Russian group Mechel has put all of its companies in Romania up for sale, in an assets restructuring move which also includes sales of holdings in other countries. Mechel announced the move after its board of directors meeting earlier this week, but did not give any specific details about the sale.
According to Russian media, Mechel is asking for some USD 150 million for the four subsidiaries it has in Romania. Mechel Targoviste has an asking price of USD 46 million, according to Kommsersant.ru, while Ductil Steel Buzau, USD 39 million. The Russian company bought the latter in 2008 for some USD 198 million.
Mechel Campia Turzii and Laminorul Braila have similar asking prices, USD 33 million and USD 32 million. The numbers were not yet confirmed or denied by the company.
Mechel announced it plans to sell enterprises that make up Mechel’s Eastern European Steel Division S.R.L.- which runs the Romanian holdings for the group, as well as, Donetsk Electrometallurgical Plant PJSC (Ukraine), Invicta Merchant Bar Ltd. (UK), UAB Mechel Nemunas (Lithuania), Mechel Service Global B.V. (except Mechel Service OOO (Russia)), Voskhod-Chrome LLP (Kazakhstan), Voskhod-Oriel LLP (Kazakhstan), Tikhvin Ferroalloy Plant OOO (Russia), Southern Urals Nickel Plant OAO (Russia), Kuzbass Power Sales Company OAO (Russia), Toplofikatsia Rousse EAD (Bulgaria).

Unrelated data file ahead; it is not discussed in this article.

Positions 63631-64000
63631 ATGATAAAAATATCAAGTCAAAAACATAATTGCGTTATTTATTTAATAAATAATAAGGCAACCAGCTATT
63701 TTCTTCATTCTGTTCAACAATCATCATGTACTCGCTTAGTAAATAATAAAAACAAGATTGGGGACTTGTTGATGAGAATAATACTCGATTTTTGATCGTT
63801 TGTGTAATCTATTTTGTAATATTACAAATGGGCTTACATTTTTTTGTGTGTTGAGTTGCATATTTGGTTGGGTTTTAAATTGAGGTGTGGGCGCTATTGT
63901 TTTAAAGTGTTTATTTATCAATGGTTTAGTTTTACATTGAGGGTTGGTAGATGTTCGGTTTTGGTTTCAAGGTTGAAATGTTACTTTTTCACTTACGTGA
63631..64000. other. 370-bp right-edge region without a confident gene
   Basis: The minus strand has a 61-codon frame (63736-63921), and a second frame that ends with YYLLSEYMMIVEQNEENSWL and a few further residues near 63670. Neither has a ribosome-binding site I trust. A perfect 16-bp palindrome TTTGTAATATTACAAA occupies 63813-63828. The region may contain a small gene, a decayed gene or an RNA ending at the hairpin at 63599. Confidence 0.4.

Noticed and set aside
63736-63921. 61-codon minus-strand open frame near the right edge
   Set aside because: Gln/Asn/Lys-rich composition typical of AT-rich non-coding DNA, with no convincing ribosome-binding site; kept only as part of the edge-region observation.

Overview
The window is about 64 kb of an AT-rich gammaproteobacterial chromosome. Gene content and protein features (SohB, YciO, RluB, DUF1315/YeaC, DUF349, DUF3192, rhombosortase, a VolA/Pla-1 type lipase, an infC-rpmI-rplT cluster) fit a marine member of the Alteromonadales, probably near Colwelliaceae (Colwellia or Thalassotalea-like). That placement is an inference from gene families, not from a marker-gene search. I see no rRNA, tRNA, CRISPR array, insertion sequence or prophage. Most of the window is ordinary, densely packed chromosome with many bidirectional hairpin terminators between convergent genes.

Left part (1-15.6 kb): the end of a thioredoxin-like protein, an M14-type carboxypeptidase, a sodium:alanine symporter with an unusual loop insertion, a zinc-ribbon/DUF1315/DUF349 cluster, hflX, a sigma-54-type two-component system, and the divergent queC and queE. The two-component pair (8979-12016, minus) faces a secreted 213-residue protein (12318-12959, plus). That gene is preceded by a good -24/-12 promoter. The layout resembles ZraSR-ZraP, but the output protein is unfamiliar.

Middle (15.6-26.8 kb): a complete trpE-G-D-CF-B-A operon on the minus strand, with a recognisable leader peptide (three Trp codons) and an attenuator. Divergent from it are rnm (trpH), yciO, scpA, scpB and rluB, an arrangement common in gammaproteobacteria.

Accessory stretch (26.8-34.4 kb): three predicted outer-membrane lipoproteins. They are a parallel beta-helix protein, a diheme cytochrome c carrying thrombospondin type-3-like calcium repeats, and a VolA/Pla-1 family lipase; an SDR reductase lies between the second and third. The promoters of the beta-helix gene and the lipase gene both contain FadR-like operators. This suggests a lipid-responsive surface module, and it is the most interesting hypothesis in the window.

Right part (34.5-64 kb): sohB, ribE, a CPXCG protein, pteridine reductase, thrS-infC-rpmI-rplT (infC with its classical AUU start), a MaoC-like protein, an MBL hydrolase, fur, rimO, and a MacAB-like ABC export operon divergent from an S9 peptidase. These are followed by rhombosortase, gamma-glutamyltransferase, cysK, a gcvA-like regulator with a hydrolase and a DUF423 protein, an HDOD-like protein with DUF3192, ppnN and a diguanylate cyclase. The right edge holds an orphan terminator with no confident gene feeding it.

According to Kommsersant.ru, the asking price for the entire batch is USD 860 million, less that half of the acquisition price of these assets.
After the sale announcement, Mechel’s CEO Yevgeny Mikhel mentioned the company’s “course on improving our operational efficiency, development of those investment projects that are most promising from an opportunity costs standpoint, and will enable us to focus on priority business areas, work on systematically reducing the level of indebtedness and improving the company’s shareholder value.”
Mechel’s turnover in Romania stood at EUR 1 billion last year, but the lack of orders impacted its local business. Mechel makes steel products in Romania, where it employed some 7,500 people at the end of 2011.
Corina Chirileasa, [email protected]